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CityVerve, a Manchester-based project aimed at improving services for city residents using internet of things (IoT) networks and smart city technology, has been named the winner of the government’s £10m Internet of Things Cities contest.
The competition, which was jointly run by the government and Innovate UK, formed part of a wider £40m commitment to the IoT, announced by George Osborne in March 2015.
The project, which is led by the Greater Manchester Local Enterprise Partnership (LEP), was chosen from 22 entries involving 34 cities around the UK. The Department for Culture, Media and Sport (DCMS) said CityVerve was selected because of its “ambition, scale, co-ordination across the public and private sector, and potential for success.”
CityVerve is exploring a number of applications of IoT technology around Manchester in areas such as health and social care, public safety, transport and environmental monitoring.
Talkative bus stops
Some of the applications it will explore include talkative bus stops – traditional “flag and pole” bus stops reconfigured with location-based services, sensors and beacons, mobile apps and intelligent digital signage – with the aim of letting people check in to a bus stop and let the operator know they are waiting.
Also on the agenda is a gamification network of sensors in parks and along commuter and school routes to track the progress of individuals competing against one another for physical activity and fun. Already underway is the Great Space Race Challenge for Manchester residents to walk to the Moon.
Elsewhere, CityVerve will enable a biometric sensor network to improve responses to patients with chronic respiratory conditions, set up smart lighting systems, run an IoT-enabled bike sharing scheme and monitor air quality.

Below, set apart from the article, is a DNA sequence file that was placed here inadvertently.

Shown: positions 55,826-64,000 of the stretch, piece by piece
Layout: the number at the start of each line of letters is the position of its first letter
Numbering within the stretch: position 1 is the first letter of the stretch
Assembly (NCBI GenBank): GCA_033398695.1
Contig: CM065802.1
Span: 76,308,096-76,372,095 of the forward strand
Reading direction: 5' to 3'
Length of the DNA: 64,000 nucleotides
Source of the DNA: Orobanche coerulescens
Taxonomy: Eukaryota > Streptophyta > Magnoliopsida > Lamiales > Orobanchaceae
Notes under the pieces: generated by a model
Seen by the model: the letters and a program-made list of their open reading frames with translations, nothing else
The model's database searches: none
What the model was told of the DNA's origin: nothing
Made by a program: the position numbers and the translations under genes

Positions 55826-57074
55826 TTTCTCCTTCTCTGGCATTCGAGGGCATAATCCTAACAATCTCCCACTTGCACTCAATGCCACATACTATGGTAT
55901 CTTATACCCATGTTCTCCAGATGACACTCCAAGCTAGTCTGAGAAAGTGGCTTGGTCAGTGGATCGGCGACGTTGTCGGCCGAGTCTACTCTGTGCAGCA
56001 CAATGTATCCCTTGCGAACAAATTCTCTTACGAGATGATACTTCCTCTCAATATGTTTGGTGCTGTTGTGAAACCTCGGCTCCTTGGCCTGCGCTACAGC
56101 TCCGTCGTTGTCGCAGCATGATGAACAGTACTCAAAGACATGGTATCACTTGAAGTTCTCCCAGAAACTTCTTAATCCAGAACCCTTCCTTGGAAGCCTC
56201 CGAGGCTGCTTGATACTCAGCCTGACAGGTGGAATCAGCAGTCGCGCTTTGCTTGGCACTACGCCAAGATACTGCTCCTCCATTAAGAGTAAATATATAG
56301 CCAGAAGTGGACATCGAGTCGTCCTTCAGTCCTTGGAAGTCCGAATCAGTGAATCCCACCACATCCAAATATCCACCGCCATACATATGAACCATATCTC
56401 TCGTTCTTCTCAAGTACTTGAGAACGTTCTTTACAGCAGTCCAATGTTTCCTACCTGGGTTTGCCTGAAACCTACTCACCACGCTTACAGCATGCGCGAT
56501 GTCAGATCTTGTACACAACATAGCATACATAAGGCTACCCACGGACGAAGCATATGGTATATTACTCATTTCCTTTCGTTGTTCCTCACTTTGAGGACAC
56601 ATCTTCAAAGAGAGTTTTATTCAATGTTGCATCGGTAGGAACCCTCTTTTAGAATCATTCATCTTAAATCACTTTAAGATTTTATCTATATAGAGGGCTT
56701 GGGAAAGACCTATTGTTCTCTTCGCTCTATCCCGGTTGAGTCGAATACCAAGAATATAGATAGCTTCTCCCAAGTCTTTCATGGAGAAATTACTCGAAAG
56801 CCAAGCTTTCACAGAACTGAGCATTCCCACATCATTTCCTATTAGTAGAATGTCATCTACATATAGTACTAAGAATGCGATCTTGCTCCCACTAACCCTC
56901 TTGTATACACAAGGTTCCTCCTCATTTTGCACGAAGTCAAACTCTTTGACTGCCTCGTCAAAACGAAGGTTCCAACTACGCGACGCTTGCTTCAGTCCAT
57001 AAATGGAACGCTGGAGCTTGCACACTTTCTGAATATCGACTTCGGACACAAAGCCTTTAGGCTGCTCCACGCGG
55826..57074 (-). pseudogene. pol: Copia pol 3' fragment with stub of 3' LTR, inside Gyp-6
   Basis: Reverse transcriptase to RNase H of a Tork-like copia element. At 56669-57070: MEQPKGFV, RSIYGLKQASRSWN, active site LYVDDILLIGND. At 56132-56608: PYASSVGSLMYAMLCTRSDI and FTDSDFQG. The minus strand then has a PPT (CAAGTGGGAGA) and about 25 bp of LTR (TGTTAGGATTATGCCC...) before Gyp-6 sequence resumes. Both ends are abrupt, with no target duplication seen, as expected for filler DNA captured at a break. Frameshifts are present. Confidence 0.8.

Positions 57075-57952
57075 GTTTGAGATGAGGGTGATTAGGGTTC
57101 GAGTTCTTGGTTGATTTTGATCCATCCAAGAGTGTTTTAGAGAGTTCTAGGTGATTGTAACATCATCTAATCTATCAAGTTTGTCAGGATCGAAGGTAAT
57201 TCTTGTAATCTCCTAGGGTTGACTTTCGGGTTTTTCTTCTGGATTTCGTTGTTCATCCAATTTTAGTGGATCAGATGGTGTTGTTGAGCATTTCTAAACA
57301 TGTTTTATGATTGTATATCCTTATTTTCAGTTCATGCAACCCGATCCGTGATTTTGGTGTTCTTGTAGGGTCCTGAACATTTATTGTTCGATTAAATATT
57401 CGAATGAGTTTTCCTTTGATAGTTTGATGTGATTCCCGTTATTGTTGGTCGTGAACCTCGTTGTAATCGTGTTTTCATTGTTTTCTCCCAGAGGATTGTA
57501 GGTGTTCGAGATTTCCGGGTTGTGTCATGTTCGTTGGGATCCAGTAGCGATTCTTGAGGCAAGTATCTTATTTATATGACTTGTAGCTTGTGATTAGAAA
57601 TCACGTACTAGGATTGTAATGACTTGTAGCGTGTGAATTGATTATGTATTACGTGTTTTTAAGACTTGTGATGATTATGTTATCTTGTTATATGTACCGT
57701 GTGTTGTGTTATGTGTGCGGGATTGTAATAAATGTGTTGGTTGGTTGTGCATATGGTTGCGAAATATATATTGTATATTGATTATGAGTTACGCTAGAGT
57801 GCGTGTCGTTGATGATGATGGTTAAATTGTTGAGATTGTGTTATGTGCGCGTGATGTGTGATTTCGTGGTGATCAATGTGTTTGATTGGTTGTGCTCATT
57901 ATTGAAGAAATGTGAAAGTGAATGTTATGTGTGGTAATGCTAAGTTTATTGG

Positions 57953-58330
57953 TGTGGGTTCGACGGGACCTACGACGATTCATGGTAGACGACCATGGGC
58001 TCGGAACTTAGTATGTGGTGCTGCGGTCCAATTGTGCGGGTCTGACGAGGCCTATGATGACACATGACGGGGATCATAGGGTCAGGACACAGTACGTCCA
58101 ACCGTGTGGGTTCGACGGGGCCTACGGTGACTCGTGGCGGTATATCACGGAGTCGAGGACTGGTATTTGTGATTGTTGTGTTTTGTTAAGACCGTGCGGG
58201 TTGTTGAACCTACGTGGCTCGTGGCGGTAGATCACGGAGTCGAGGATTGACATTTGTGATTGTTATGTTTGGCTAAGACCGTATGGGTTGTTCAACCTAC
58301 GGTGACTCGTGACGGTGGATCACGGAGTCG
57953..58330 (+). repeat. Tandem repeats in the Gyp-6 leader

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Digital economy minister Ed Vaizey said: “The project will bring real benefits to people who live and work in Manchester, one of our Northern Powerhouse cities.
“The UK’s tech sector is renowned for its creativity, as well as pioneering research and development. The Manchester project will help the UK to be a world leader in the adoption of internet of things technologies and inspire others around the world to create smarter cities.”
Manchester City Council leader Richard Leese said the lessons that will be learned by CityVerve in Manchester could be readily applied across the UK and beyond.
“The pioneering work Manchester is doing on devolution, finding innovative ways to respond to local needs and priorities, makes us the perfect testbed for this work,” said Leese.
“Our plans are firmly focused on creating the conditions for economic growth and helping connect people with the opportunities created – whether that’s helping them to monitor their own health to help avoid preventable illness or improving transport information to help them move around the city more easily.”
Breaking down IoT barriers
Through its work in Manchester, CityVerve will also be looking at how to bring down the barriers that exist to successfully applying IoT technology in a smart city, including governance, security and data compliance, user trust, replicability, scalability and return on investment.
It hopes to explore the combination of the technology and business model innovations it will develop with the new powers and responsibilities that Manchester is to receive under the devolution plan.
To accomplish these goals, a demonstrator lab will be set up in the Corridor Manchester innovation district. The area is already home to a 30,000-strong knowledge sector workforce and more than 70,000 students.